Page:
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3 Simple Mistakes That Can Derail Your Estate Plan

If you're considering using a DIY estate planning service or have already created a plan that leaves you uncertain, it's crucial to understand how these three common mistakes can jeopardize your estate plan and leave your family dealing with costly complications.

We often encounter clients who seek our assistance in reviewing estate plans they crafted online or with attorneys lacking estate planning expertise. Despite hoping for a quick and budget-friendly solution, they're left questioning whether their "affordable" plan will truly achieve their objectives or, worse, burden their loved ones with unintended consequences. Upon review, we frequently uncover poorly designed plans riddled with simple yet catastrophic errors, errors that may go unnoticed until it's too late for the individual.

While it might appear straightforward to draft a trust online or have a tax attorney prepare your will, constructing an effective estate plan requires specialized training and experience. Details that seem inconsequential to the untrained eye can profoundly impact the final outcome of your plan.

In many cases, clients who opt for DIY plans find themselves spending more to rectify costly mistakes. If these errors go unnoticed during your lifetime, your loved ones will bear the financial and emotional burden of resolving them after your passing.

Here are the three biggest mistakes I see when reviewing DIY and low-cost estate plans:

Leaving Assets Outright to Loved Ones 

One of the most common missteps in estate planning is directly distributing assets to beneficiaries upon your death. This approach presents several risks:

  • Assets are vulnerable to creditors once they leave your estate.

  • Beneficiaries may misuse the funds without oversight.

  • In the case of minors, a court will determine asset management, potentially appointing a guardian against your wishes.

Instead of transferring assets directly to beneficiaries, consider establishing a trust for their benefit. Trusts allow you to designate asset managers, safeguard assets from creditors, and protect beneficiaries' financial well-being.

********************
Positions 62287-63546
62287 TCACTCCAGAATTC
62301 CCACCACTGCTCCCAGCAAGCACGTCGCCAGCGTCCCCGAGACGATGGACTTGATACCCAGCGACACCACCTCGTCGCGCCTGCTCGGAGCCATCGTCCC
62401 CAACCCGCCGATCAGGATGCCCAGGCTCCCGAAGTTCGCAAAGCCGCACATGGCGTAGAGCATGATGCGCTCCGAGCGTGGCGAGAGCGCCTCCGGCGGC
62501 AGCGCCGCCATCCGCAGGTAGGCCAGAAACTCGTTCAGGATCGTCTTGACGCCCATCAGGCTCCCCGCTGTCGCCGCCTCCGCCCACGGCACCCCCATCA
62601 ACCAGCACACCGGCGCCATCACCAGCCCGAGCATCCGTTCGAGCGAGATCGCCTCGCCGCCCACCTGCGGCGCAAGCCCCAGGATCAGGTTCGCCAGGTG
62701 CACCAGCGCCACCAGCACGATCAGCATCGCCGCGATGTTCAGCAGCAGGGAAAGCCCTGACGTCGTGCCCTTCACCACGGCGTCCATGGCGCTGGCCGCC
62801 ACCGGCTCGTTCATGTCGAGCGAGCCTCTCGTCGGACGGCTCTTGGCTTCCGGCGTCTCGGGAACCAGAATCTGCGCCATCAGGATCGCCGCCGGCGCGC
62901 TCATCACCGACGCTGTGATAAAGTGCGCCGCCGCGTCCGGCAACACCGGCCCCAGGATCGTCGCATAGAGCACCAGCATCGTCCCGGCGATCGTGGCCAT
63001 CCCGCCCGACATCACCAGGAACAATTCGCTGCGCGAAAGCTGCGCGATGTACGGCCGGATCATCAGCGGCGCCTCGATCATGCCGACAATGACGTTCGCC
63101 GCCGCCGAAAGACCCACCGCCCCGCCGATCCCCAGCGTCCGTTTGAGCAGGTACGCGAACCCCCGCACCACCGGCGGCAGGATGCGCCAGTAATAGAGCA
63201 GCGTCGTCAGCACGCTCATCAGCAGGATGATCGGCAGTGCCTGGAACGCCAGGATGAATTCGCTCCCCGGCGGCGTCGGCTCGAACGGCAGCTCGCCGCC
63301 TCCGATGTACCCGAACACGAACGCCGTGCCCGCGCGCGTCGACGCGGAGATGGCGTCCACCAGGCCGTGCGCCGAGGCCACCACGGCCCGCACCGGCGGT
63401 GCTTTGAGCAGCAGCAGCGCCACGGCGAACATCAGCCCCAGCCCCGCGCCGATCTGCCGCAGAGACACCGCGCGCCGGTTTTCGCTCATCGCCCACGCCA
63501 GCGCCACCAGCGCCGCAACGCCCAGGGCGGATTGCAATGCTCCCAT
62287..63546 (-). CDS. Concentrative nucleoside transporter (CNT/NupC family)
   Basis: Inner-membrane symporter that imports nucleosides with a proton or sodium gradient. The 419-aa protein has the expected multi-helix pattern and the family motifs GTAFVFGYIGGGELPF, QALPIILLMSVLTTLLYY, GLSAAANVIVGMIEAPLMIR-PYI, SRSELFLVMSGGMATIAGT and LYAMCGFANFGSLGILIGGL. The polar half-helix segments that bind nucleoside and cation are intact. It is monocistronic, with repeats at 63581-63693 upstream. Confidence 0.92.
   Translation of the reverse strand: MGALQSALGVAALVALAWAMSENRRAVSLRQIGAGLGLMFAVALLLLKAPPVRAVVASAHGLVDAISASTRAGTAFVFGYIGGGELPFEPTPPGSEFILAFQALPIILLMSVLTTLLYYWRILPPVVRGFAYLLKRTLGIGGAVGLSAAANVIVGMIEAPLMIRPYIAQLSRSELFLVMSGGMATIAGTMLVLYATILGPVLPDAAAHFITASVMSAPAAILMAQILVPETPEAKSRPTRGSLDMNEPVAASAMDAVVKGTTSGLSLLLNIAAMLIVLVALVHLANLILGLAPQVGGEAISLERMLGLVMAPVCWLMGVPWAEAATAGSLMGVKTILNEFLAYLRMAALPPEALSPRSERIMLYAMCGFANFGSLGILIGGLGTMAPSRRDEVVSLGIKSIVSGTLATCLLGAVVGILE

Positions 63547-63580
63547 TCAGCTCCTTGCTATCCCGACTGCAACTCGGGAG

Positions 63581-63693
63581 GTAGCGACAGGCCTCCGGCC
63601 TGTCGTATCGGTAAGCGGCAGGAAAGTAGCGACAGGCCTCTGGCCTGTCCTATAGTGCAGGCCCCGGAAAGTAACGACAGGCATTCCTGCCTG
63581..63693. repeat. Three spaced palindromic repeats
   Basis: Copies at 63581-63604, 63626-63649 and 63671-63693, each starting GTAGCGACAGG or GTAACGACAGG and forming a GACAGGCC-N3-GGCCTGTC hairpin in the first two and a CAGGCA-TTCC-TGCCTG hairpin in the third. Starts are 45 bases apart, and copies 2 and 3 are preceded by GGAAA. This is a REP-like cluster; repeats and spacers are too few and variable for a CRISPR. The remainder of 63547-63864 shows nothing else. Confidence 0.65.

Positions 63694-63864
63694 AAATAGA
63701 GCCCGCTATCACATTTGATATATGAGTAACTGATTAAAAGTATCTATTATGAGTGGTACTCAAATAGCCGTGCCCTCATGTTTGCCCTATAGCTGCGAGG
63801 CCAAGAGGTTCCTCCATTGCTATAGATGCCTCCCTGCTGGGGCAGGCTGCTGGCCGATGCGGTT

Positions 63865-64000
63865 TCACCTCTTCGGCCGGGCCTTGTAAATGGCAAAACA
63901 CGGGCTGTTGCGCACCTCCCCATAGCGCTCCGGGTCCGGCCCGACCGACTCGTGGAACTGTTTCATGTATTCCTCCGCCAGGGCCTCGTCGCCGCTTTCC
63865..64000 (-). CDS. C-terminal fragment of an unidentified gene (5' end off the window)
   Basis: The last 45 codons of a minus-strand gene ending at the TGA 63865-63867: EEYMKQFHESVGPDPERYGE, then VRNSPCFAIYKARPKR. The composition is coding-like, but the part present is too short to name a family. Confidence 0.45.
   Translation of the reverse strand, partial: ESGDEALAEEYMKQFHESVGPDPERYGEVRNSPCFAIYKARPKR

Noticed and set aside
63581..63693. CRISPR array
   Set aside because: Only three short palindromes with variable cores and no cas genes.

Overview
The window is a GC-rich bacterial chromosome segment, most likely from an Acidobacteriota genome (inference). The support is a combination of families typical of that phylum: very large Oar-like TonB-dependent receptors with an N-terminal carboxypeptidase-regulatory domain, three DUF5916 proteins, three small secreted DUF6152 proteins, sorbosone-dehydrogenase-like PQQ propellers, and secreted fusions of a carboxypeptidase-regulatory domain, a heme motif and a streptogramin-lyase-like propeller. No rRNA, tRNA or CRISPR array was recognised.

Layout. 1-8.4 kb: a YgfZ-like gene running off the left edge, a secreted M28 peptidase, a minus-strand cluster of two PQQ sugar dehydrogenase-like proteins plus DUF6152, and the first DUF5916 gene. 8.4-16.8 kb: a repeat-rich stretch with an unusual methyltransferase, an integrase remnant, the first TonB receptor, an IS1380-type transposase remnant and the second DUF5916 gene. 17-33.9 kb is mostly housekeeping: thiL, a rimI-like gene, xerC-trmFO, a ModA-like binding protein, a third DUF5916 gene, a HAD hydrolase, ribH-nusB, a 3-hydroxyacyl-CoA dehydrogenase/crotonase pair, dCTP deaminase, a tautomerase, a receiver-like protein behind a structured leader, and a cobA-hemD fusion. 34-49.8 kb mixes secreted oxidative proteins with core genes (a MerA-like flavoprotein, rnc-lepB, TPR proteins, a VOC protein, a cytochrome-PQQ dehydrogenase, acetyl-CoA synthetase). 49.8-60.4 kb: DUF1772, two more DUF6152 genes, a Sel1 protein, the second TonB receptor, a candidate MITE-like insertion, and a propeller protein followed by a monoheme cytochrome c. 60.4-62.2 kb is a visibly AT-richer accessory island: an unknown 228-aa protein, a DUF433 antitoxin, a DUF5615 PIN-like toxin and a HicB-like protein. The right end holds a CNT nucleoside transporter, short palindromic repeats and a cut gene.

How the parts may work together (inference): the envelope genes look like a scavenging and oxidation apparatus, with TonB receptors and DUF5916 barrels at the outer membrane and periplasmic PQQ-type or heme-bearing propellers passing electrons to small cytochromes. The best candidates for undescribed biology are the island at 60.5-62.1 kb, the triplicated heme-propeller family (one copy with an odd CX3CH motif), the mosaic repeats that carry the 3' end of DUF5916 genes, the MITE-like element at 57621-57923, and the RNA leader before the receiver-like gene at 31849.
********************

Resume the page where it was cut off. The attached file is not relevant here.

Not Creating an Asset Protection Trust

While trusts offer invaluable asset protection, this protection is contingent on assets remaining within the trust. A common mistake is specifying that assets should exit the trust and transfer to beneficiaries at a certain age. Despite appearing innocuous, this approach exposes assets to future legal and financial risks.

Consider creating an Asset Protection Trust to safeguard assets indefinitely, providing enduring support to beneficiaries. Despite the misconception that trusts are only for significant estates, even modest assets benefit from the protection and growth opportunities they afford.

Forgetting to Update Beneficiary Designations

An easily overlooked yet critical error in DIY planning is neglecting to update insurance policies and retirement account beneficiaries to align with your estate plan. While wills and trusts are vital components, updating beneficiary designations ensures your largest assets integrate seamlessly into your plan.

Leaving outdated beneficiaries on insurance and retirement accounts circumvents your estate plan, directing assets directly to listed beneficiaries, irrespective of your intentions. Regularly reviewing and updating beneficiary designations prevents unintended outcomes and ensures your plan's coherence.

Estate Planning That Works

In order to make sure your estate plan truly works the way you intend it to, it’s essential that all of your assets are reviewed and accounted for to make sure that any accounts you have reflect the name of your trust or other estate plan method. That’s why at Kata Law PLLC we always create an inventory of your assets and follow up with you to make sure your assets are updated into the name of your trust. We can even update your assets for you, so you can rest assured that every piece of your plan works together. 

If you're thinking about using a DIY estate planning service or had an estate plan created by an attorney in a different practice area,  it's crucial to check your plan for these three simple but major mistakes. Otherwise, your estate plan might end up causing more problems than it solves, leaving your family in court and conflict.

That’s why we offer to review your current estate plan during an Estate Planning Session. During this session, you'll have the opportunity to discuss your concerns, learn how your current plan will (or won’t) work for you, and if you don’t feel confident in your current estate plan, we’ll create a new comprehensive plan for you that will provide the protection and support your family needs for years to come.

Don’t let a simple estate planning mistake derail your plans for your family.  Click here to schedule your Estate Planning Session. Your loved ones will thank you for it!

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